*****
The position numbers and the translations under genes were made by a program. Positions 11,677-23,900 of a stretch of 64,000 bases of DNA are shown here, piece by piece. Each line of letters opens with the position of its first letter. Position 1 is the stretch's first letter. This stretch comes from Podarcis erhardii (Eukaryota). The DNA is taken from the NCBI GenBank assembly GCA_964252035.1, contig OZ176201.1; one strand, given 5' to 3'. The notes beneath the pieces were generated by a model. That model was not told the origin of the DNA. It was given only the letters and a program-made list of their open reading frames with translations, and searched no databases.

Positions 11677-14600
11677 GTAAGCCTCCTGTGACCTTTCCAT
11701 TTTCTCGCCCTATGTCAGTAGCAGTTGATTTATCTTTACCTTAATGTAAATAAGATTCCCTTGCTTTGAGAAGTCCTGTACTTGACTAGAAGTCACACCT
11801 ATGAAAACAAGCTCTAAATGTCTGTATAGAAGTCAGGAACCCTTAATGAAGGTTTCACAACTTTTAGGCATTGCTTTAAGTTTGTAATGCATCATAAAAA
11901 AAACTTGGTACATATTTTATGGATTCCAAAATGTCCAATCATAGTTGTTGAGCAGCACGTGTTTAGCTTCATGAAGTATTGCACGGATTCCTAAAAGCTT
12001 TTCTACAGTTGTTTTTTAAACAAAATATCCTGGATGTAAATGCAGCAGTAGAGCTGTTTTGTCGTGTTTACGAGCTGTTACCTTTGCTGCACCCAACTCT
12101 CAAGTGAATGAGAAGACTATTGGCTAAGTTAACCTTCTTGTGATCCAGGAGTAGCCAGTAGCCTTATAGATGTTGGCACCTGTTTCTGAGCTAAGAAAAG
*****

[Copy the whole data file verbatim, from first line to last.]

The position numbers and the translations under genes were made by a program. Positions 11,677-23,900 of a stretch of 64,000 bases of DNA are shown here, piece by piece. Each line of letters opens with the position of its first letter. Position 1 is the stretch's first letter. This stretch comes from Podarcis erhardii (Eukaryota). The DNA is taken from the NCBI GenBank assembly GCA_964252035.1, contig OZ176201.1; one strand, given 5' to 3'. The notes beneath the pieces were generated by a model. That model was not told the origin of the DNA. It was given only the letters and a program-made list of their open reading frames with translations, and searched no databases.

Positions 11677-14600
11677 GTAAGCCTCCTGTGACCTTTCCAT
11701 TTTCTCGCCCTATGTCAGTAGCAGTTGATTTATCTTTACCTTAATGTAAATAAGATTCCCTTGCTTTGAGAAGTCCTGTACTTGACTAGAAGTCACACCT
11801 ATGAAAACAAGCTCTAAATGTCTGTATAGAAGTCAGGAACCCTTAATGAAGGTTTCACAACTTTTAGGCATTGCTTTAAGTTTGTAATGCATCATAAAAA
11901 AAACTTGGTACATATTTTATGGATTCCAAAATGTCCAATCATAGTTGTTGAGCAGCACGTGTTTAGCTTCATGAAGTATTGCACGGATTCCTAAAAGCTT
12001 TTCTACAGTTGTTTTTTAAACAAAATATCCTGGATGTAAATGCAGCAGTAGAGCTGTTTTGTCGTGTTTACGAGCTGTTACCTTTGCTGCACCCAACTCT
12101 CAAGTGAATGAGAAGACTATTGGCTAAGTTAACCTTCTTGTGATCCAGGAGTAGCCAGTAGCCTTATAGATGTTGGCACCTGTTTCTGAGCTAAGAAAAG